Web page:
Dutch is the official language of the Netherlands, Belgium (called Flemish), Netherlands Antilles, Indonesia, and parts of France and Germany. It did not go through the High German Consonant Shift so many of the vocabulary in it still resemble other related languages such as Low German and even English.
| Dutch |
|Spoken in:||Netherlands (Nederland)|
|Total speakers:||23 million native.|
|Basic word order:||SVO, OVS/V2|
|unknown||16th century C.E,|
- 1 History
- 2 Dutch Phonology and Orthography
- 3 Grammar
- 4 Word Order
- 5 Texts
- 6 Sources and external links
Dutch Phonology and Orthography
- Most Dutch consonants are pronounced the same way as their IPA equivalents: b, p, j, f, k, z, m, n, h, s, t, d, l and r.
- sj is pronounced /ʃ/.
- g and ch is pronounced /x/. g can sometimes be realised as /ɣ/.
- sch is pronouced /sx/ and not /ʃ/ as in German.
- w is pronounced as /ʋ/.
- v is sometimes pronounced /f/.
- Dutch has final devoicing. This means that all voiced consonants with voiceless forms become those voiceless forms, at the end of the word.
|High||i - ɪ||yː - ʏ||u|
|Mid||eː - ɛ||øː -||ə||oː - ɔ|
|Low||aː - a|
|All entries save low are: Tense - Lax|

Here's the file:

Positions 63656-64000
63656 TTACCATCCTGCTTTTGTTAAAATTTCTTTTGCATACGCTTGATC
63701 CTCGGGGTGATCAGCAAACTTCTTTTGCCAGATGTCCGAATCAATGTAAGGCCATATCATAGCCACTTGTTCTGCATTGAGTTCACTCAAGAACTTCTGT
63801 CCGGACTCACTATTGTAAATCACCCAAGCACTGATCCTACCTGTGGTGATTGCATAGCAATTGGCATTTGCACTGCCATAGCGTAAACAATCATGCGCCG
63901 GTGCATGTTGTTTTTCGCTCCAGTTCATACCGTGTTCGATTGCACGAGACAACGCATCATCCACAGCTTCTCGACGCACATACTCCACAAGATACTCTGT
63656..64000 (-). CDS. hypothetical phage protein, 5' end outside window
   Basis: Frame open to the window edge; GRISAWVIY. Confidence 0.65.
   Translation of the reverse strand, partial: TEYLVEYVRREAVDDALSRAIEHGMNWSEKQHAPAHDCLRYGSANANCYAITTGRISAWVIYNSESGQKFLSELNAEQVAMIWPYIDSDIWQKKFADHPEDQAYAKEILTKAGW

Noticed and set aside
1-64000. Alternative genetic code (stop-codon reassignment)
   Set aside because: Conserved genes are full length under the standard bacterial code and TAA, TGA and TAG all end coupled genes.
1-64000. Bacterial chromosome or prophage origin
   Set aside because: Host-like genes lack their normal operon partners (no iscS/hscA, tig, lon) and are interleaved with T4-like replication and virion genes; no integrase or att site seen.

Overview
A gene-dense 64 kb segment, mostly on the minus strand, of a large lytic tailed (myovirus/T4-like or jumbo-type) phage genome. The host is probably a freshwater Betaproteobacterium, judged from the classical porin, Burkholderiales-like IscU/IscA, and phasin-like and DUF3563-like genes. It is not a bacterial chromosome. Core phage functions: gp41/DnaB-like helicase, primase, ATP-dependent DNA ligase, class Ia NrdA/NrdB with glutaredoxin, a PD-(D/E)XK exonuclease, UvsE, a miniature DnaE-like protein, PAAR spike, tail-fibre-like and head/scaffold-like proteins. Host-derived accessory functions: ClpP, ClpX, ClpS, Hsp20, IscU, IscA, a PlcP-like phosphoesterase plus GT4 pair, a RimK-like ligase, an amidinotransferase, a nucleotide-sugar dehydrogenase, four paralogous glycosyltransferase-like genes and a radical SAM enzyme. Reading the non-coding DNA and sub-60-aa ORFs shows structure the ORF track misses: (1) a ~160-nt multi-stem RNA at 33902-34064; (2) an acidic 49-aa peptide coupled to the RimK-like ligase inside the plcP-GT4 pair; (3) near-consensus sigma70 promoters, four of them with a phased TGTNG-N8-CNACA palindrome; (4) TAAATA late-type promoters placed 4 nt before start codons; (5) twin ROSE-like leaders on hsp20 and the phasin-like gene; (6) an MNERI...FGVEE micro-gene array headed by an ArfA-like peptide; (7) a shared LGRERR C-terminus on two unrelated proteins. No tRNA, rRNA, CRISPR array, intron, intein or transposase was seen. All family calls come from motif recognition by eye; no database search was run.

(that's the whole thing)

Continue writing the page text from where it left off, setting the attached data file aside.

- Vowels are formed based on the ideas of Closed vs. Open syllables. In closed syllable, the vowel is lax and/or short. In an open syllable or a closed syllable written with a geminated vowel, the vowel is tense and/or long.
Open vs. Closed Syllables
Dutch historically had three genders, much the way High German still does. However, most of the Masculine and Feminine nouns merged into a Common gender. This leaves Common and Neuter, which are the two genders of Dutch today.
There are two numbers in Dutch Grammar: singular and plural. Because Dutch orthography follows the Open vs. Closed syllable structure very strictly, vowel spelling often changes to accommodate the vowel's pronunciation. For example the long vowel boom, meaning tree, is still pronounced the same, but spelt bomen in the plural trees. For short vowels, which
There are two types of articles in Dutch, Definite and Indefinite. The definite article has two forms, de and het. The definite article de is used for the common gender, and het is used for the neuter gender. The plural for both is de.
The indefinite article is een for all genders and is reduced to 'n in informal sense. The negative geen is used for both numbers and all genders to indicate "not" (comparative to High German Kein).
Adjectives and Adverbs
|Case||First Person||Second Person||Third Person|
|Sing.||Plur.||Sing.||Plur.||Sing. & Plur.||Sing. Masc.||Sing. Fem.||Sing. Neut.||Plur.|
|Subjective||ik ('k)||wij (we)||jij (je)||jullie (je)||u||hij (ie)||zij (ze)||het ('t)||zij (ze)|
|Objective||mij (me)||ons||jou (je)||jullie (je)||u||hem ('m)||haar ('r)||het ('t)||hen* (ze)|
|Possessive||mijn (m'n)||ons/onze||jouw (je)||jullie (je)||uw||zijn (z'n)||haar (d'r)||zijn (z'n)||hun (d'r)|
- The indirect object or dative form is hun.